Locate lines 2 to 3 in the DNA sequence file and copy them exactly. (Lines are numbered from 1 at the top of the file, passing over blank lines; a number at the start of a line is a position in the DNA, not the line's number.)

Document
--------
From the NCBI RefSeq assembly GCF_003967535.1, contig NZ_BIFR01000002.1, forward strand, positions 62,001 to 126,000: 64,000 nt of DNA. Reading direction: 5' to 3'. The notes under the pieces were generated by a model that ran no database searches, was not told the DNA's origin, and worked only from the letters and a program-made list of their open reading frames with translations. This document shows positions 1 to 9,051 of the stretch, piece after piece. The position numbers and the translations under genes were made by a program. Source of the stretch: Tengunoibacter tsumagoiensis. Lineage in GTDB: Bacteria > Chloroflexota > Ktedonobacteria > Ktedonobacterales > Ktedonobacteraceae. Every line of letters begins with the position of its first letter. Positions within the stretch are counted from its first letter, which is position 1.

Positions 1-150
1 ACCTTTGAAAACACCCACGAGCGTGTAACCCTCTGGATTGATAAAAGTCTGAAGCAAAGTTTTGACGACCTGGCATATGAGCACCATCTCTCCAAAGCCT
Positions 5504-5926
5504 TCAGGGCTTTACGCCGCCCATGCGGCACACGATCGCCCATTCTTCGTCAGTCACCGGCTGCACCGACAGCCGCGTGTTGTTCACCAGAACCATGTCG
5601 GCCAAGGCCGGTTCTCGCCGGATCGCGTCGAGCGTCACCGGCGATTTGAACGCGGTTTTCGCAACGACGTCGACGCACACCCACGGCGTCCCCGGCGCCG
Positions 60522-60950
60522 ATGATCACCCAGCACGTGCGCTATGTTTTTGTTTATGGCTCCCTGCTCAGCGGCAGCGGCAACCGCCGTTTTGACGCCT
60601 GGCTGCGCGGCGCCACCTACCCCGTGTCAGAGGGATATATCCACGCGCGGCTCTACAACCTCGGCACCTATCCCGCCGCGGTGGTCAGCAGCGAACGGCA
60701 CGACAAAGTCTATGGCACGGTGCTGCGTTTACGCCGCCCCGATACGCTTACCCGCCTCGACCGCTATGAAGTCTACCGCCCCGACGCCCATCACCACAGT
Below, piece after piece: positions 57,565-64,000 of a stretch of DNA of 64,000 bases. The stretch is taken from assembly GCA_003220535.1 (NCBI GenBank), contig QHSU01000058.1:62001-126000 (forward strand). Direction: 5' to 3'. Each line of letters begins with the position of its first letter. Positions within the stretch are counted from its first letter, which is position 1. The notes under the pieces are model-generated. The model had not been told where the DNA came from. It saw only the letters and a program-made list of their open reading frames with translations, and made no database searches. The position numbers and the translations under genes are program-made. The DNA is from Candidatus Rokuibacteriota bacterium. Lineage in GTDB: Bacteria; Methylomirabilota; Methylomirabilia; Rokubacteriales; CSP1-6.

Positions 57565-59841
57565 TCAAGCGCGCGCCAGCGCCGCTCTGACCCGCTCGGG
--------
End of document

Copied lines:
Positions 1-150
1 ACCTTTGAAAACACCCACGAGCGTGTAACCCTCTGGATTGATAAAAGTCTGAAGCAAAGTTTTGACGACCTGGCATATGAGCACCATCTCTCCAAAGCCT